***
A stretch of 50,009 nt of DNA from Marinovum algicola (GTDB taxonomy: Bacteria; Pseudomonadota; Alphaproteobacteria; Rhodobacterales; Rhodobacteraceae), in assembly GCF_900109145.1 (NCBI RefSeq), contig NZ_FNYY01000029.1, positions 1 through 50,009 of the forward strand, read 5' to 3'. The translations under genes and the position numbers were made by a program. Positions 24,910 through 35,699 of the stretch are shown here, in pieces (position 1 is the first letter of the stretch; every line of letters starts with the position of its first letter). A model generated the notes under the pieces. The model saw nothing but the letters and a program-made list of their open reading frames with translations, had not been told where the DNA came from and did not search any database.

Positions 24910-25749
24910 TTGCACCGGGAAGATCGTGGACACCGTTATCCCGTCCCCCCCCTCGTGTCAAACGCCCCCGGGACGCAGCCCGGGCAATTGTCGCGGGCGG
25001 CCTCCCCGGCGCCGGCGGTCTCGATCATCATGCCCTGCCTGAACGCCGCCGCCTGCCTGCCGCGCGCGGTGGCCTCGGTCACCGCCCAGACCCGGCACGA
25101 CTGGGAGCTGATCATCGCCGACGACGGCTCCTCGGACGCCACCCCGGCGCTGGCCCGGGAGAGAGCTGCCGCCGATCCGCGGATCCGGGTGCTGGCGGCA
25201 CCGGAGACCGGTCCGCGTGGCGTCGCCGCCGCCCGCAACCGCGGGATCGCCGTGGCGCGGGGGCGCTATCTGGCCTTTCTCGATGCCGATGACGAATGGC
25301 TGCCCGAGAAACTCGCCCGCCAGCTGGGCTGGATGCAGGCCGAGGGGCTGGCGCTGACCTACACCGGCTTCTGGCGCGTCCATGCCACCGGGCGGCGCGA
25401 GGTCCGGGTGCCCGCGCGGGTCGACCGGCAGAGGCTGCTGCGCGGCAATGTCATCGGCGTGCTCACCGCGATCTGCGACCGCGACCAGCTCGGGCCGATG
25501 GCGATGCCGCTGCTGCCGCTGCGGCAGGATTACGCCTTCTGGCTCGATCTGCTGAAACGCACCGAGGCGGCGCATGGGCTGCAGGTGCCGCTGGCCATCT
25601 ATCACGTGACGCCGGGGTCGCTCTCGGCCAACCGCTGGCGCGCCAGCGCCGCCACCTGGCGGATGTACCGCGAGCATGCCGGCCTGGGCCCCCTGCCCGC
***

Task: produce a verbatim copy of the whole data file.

A stretch of 50,009 nt of DNA from Marinovum algicola (GTDB taxonomy: Bacteria; Pseudomonadota; Alphaproteobacteria; Rhodobacterales; Rhodobacteraceae), in assembly GCF_900109145.1 (NCBI RefSeq), contig NZ_FNYY01000029.1, positions 1 through 50,009 of the forward strand, read 5' to 3'. The translations under genes and the position numbers were made by a program. Positions 24,910 through 35,699 of the stretch are shown here, in pieces (position 1 is the first letter of the stretch; every line of letters starts with the position of its first letter). A model generated the notes under the pieces. The model saw nothing but the letters and a program-made list of their open reading frames with translations, had not been told where the DNA came from and did not search any database.

Positions 24910-25749
24910 TTGCACCGGGAAGATCGTGGACACCGTTATCCCGTCCCCCCCCTCGTGTCAAACGCCCCCGGGACGCAGCCCGGGCAATTGTCGCGGGCGG
25001 CCTCCCCGGCGCCGGCGGTCTCGATCATCATGCCCTGCCTGAACGCCGCCGCCTGCCTGCCGCGCGCGGTGGCCTCGGTCACCGCCCAGACCCGGCACGA
25101 CTGGGAGCTGATCATCGCCGACGACGGCTCCTCGGACGCCACCCCGGCGCTGGCCCGGGAGAGAGCTGCCGCCGATCCGCGGATCCGGGTGCTGGCGGCA
25201 CCGGAGACCGGTCCGCGTGGCGTCGCCGCCGCCCGCAACCGCGGGATCGCCGTGGCGCGGGGGCGCTATCTGGCCTTTCTCGATGCCGATGACGAATGGC
25301 TGCCCGAGAAACTCGCCCGCCAGCTGGGCTGGATGCAGGCCGAGGGGCTGGCGCTGACCTACACCGGCTTCTGGCGCGTCCATGCCACCGGGCGGCGCGA
25401 GGTCCGGGTGCCCGCGCGGGTCGACCGGCAGAGGCTGCTGCGCGGCAATGTCATCGGCGTGCTCACCGCGATCTGCGACCGCGACCAGCTCGGGCCGATG
25501 GCGATGCCGCTGCTGCCGCTGCGGCAGGATTACGCCTTCTGGCTCGATCTGCTGAAACGCACCGAGGCGGCGCATGGGCTGCAGGTGCCGCTGGCCATCT
25601 ATCACGTGACGCCGGGGTCGCTCTCGGCCAACCGCTGGCGCGCCAGCGCCGCCACCTGGCGGATGTACCGCGAGCATGCCGGCCTGGGCCCCCTGCCCGC